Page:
Richmond, VA

260 km

Alex Howes and I pounded fists over the dinner table after what felt like stage 96 of the Vuelta. We’d just received an email announcing our selection as one of six Americans to represent the United States in the World Championships. Since Richmond, VA, the city of my birth, was declared 2015 host city, I made Worlds my number one goal. Selection pended on performance and motivation after a long season. I fought so hard for that carrot. As a local I’d been sort of a poster boy for the event, and I knew that most of my football fan friends wouldn’t understand if I didn’t make the team. Notwithstanding my ego, the opportunity to represent The USA on team USA in my home state will never come again. The last time America hosted worlds was 1986 in Colorado Springs. 

Immediately after the Vuelta, the team, promoters, sponsors, and fans roped me into obligations in Richmond almost daily. I didn’t want to miss the full Worlds experience, but fought jet lag and three weeks of racing fatigue. Easy rides felt worst and the couch and junk food called with overwhelming seductive charm. My legs felt heavy and blocked, My adrenal glands were empty, but I could rally for the “deedle-eet” sound of my Garmin’s interval button and watched personal records fall. 

Expectations and pressure were high and I had no clue how I’d be. That’s why when the directors said “breakaway” in the meeting I jumped. Not only could I get out front and dictate the pace, take pressure off the team, and be visible to my friends and family on course, I could hope to let the selection come to me and contribute more to my teammates when they came across.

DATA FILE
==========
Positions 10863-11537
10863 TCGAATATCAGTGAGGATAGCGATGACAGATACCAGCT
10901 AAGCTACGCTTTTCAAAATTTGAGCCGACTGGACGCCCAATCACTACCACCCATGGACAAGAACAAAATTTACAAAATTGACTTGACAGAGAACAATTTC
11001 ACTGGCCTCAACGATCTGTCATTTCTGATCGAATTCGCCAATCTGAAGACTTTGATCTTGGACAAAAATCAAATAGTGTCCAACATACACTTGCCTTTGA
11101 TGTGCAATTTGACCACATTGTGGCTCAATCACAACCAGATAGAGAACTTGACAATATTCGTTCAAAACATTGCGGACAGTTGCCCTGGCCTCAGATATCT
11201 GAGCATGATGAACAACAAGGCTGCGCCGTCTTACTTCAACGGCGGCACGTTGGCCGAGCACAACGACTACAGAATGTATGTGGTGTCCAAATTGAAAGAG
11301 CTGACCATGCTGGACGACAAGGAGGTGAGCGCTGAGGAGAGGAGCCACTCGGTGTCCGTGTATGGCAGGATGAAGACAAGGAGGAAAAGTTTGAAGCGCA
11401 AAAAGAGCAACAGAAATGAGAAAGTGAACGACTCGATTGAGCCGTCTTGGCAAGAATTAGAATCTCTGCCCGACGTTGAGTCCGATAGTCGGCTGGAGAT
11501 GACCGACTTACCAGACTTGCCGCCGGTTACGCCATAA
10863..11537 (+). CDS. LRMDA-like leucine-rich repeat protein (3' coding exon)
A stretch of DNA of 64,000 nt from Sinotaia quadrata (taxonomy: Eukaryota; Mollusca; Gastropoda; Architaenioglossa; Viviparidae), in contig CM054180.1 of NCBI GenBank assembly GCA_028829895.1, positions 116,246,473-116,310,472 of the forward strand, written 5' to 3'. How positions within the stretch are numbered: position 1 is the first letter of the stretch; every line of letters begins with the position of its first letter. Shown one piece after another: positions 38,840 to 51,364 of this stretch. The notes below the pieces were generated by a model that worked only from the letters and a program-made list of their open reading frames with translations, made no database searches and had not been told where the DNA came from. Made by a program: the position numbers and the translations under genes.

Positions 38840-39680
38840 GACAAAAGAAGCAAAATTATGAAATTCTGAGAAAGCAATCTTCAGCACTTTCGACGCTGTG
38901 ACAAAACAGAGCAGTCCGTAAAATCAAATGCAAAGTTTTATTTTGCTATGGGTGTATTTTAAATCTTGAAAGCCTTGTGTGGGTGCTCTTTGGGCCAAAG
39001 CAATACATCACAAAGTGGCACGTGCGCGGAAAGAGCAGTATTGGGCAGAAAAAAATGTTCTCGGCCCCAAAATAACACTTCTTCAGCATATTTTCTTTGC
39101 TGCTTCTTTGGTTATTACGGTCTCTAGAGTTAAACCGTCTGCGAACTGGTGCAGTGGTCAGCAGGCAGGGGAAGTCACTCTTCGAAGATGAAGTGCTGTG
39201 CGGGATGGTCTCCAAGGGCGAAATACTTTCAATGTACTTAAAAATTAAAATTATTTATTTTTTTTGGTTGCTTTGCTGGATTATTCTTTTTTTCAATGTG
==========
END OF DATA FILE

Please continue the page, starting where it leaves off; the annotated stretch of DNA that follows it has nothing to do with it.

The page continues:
Team USA: 

Alex Howes (Boulder, CO): We are teammates on Cannondale-Garmin, roommates, similar interests, and we’re always on the same level. Before we became teammates he was my arch nemesis. #samelevelbro Alex can hurt himself more than anyone I know and always rises to the occasion. We were both sick for two weeks in the Vuelta, but Alex also broke a rib on stage 11. Alex enjoys coconut oil, canoeing, camping, and his hair is always perfect.

Taylor Phinney (Boulder, CO): Crowd pleaser, funny man, and son of two Olympians, Taylor is a purebred freak who quickly made his own name in the sport. We were teammates in the development ranks. Taylor races for BMC. In 2010 as devo kids we were the only two from our team who rocked up to elite nationals. We won both the time trial and road race. At the same race in 2014, Taylor hit a guard rail and shattered the bones in his left leg. He rebounded from what could have been a career ending crash to podium in his first comeback races. 

Tyler Farrar (Seattle, Washington): Our most experienced hitter, Farrar has won stages in all three grand tours. If the race comes down to a sprint, Tyler has us covered. We were teammates on Garmin-Sharp last season. He’s 31 and turned pro in 2004. Tyler prefers to race himself into shape racking up over 100 race days every year. He and his girlfriend live in Ghent, Belgium. You’ll recognise him by his long ginger locks. But, they aren’t girly on his lumberjack frame.